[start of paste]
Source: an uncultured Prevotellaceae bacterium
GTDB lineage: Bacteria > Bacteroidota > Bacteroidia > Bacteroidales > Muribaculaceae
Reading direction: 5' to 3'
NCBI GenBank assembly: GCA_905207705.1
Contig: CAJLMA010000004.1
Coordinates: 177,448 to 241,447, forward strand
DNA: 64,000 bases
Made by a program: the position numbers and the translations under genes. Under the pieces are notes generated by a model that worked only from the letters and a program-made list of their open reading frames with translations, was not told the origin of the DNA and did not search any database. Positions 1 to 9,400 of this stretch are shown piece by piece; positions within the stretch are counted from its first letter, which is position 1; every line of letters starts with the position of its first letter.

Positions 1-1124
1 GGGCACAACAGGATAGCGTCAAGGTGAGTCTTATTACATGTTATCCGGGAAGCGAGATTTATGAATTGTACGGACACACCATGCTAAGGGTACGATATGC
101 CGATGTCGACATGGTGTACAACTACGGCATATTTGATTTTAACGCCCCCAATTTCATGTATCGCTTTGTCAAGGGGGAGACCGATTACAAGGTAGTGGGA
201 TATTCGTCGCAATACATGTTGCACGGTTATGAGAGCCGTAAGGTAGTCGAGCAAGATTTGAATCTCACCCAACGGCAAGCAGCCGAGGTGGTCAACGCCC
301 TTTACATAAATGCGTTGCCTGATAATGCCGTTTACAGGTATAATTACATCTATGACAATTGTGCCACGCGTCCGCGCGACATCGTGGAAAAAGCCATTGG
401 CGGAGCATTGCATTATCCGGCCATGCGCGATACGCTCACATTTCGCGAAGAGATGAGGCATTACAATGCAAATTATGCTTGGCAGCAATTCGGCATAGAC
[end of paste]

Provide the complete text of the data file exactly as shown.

Source: an uncultured Prevotellaceae bacterium
GTDB lineage: Bacteria > Bacteroidota > Bacteroidia > Bacteroidales > Muribaculaceae
Reading direction: 5' to 3'
NCBI GenBank assembly: GCA_905207705.1
Contig: CAJLMA010000004.1
Coordinates: 177,448 to 241,447, forward strand
DNA: 64,000 bases
Made by a program: the position numbers and the translations under genes. Under the pieces are notes generated by a model that worked only from the letters and a program-made list of their open reading frames with translations, was not told the origin of the DNA and did not search any database. Positions 1 to 9,400 of this stretch are shown piece by piece; positions within the stretch are counted from its first letter, which is position 1; every line of letters starts with the position of its first letter.

Positions 1-1124
1 GGGCACAACAGGATAGCGTCAAGGTGAGTCTTATTACATGTTATCCGGGAAGCGAGATTTATGAATTGTACGGACACACCATGCTAAGGGTACGATATGC
101 CGATGTCGACATGGTGTACAACTACGGCATATTTGATTTTAACGCCCCCAATTTCATGTATCGCTTTGTCAAGGGGGAGACCGATTACAAGGTAGTGGGA
201 TATTCGTCGCAATACATGTTGCACGGTTATGAGAGCCGTAAGGTAGTCGAGCAAGATTTGAATCTCACCCAACGGCAAGCAGCCGAGGTGGTCAACGCCC
301 TTTACATAAATGCGTTGCCTGATAATGCCGTTTACAGGTATAATTACATCTATGACAATTGTGCCACGCGTCCGCGCGACATCGTGGAAAAAGCCATTGG
401 CGGAGCATTGCATTATCCGGCCATGCGCGATACGCTCACATTTCGCGAAGAGATGAGGCATTACAATGCAAATTATGCTTGGCAGCAATTCGGCATAGAC